Large Cap vs Small Cap Stocks

Difference Between Large Cap vs Small Cap Stocks

7 min read

Stocks are put into different categories based on their market capitalization. It’s calculated by multiplying the outstanding shares by the stock price. Categories range from nano-cap, the smallest companies, to mega-cap, which are much larger companies. In today’s market, investors can profit even when investing in smaller-cap stocks. Which stocks have performed the best over time? Large cap vs small cap? Let’s find out!

  • Nano-cap: Under $50M
  • Micro-cap: $50-$300M
  • Small-cap: $300M-$2B
  • Mid-cap: $2-$10B
  • Big-cap: Over $10B
  • Mega-cap: Over $200B

Large-cap vs. small-cap values above have changed over time due to the growth of stocks. A big-cap stock in the ’80s is considered a small-cap stock today.

It’s important to note that these values are not fixed and will change over time. The majority of companies fit in the small to mid-cap range.

Smaller stocks have the potential to grow and fall at a much faster pace than larger ones. In fact, with increased volatility comes more risk.

They’re not necessarily at the start-up phase of the business. Most small-cap stocks have long been in business, and their brand is well recognized. 

Take AMC Entertainment Holdings Inc (NYSE: AMC) as an example. They are a multinational movie theater chain that has been around for decades.

Due to the pandemic, the business has been slow to recover. Their market cap is under $10B and has been a roller-coaster over the last few years. Less than two years ago, they were considered a small-cap stock.

However, six months ago, they were a big-cap stock. This demonstrates that certain markets are more vulnerable in today’s economy than others. Investors can be bullish one day and extremely bearish the next.

Larger-cap stocks may grow slower, but they tend to be more stable. They are also likelier to pay dividends. Smaller-cap stocks usually earn fewer profits and aren’t able to pay their shareholders quarterly. It’s more reasonable to keep the funds to expand the business and please the shareholders in the future.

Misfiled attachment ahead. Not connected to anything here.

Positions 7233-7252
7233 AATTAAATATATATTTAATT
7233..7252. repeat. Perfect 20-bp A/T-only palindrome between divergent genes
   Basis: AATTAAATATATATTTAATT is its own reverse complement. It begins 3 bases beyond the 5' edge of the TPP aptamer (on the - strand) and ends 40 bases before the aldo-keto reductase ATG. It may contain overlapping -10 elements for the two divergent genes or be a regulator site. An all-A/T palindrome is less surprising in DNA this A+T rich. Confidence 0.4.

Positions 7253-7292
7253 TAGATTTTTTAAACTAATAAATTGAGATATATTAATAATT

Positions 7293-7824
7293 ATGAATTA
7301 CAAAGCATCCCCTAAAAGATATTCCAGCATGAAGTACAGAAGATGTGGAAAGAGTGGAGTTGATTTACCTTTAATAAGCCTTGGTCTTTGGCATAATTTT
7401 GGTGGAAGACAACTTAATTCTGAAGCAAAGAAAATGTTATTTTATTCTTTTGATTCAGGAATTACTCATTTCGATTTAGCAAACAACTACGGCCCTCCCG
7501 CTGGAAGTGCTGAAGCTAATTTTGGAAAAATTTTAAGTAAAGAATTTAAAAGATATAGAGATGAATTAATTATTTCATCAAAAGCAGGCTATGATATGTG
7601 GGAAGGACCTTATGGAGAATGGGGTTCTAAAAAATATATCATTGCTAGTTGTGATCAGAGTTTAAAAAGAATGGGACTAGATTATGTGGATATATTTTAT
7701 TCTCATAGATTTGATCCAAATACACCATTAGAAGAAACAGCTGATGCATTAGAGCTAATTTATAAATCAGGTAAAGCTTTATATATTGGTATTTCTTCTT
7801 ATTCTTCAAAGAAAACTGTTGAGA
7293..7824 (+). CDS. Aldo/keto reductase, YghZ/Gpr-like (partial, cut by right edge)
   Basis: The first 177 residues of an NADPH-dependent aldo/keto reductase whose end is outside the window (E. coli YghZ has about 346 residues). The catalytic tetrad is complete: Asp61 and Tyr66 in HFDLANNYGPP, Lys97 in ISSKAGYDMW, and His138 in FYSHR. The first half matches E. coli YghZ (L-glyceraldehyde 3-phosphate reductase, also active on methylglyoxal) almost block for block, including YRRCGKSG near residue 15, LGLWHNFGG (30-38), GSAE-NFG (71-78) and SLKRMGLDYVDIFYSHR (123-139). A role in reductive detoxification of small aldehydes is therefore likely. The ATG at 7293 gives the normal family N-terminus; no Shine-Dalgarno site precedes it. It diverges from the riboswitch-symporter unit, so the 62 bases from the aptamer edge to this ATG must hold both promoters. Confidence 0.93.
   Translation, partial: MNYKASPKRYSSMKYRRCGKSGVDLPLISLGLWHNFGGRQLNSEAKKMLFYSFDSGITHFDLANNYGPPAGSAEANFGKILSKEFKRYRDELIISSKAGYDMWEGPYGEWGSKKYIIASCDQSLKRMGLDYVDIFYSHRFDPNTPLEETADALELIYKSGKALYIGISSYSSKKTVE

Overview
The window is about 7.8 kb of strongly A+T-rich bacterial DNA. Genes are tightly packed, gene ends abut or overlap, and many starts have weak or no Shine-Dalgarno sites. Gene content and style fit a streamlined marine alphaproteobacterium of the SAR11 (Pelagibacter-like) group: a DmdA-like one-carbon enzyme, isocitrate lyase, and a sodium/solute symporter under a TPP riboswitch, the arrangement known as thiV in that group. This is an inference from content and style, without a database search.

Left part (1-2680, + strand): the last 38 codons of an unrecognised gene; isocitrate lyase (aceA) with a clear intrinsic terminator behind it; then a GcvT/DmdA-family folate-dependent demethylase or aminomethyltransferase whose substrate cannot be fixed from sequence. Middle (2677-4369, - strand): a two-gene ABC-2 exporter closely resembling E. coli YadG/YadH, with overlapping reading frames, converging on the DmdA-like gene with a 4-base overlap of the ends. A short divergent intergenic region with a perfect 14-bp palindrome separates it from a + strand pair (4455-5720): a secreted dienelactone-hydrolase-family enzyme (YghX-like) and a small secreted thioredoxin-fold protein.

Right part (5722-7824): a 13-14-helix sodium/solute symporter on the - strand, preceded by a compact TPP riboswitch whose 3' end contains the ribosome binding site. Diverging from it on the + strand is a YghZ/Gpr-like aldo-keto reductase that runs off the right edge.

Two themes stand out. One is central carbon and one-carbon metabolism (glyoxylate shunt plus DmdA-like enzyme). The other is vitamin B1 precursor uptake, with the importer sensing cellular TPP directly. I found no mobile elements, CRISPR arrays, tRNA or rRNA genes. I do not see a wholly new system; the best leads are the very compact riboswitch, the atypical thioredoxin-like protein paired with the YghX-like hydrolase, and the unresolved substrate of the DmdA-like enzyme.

Large Cap vs Small Cap Stocks

Blue Chip Stocks

Blue-chip stocks are known to be historically solid multinational companies from different industries. They’ve had consistently strong earnings, financials, and leadership. Often, they pay dividends. Today, reliable blue-chip stocks include the following:

  • Apple (NASDAQ: AAPL) and Microsoft (NASDAQ: MSFT)
  • Berkshire Hathaway (NYSE: BRKA or BRKB) 
  • Coca-Cola (NYSE: KO) 
  • Visa (NYSE: V) and MasterCard (NYSE: MA)
  • Lockheed Martin (NYSE: LMT)     
  • Walmart (NYSE: WMT)

We can’t put a blanket over all big-cap stocks. They are not bulletproof and can fall. Meta Platforms Inc (NASDAQ: FB) recently recorded the biggest single-day loss in market history. FB is a mega-cap stock that lost over $200B in one day on Friday, February 4th. That was a 25% decline. This loss was almost 40% over the last six months. 

Another unforgettable example is Enron. The ex-energy giant filed for bankruptcy in December 2001 for over $60B. The company’s management used fraudulent accounting to hide losses and increase revenues. After the fraud was uncovered, their stock plunged from $90 to $0.26. In the following months, fingers were pointed, but ultimately, the shareholders were the ones who suffered.

What’s the lesson so far? Do your due diligence—large cap vs small cap. No matter how big, every company out there can fraud the system. There’s always a smaller company in the same industry that can achieve great things in the future.

LISTS
Stock Market Indexes Stock Market Sectors List List of Stock Symbols
DESCRIPTION Stock indexes list that includes S&P 500, Dow Jones, Nasdaq 100, Russell 2000 and foreign indices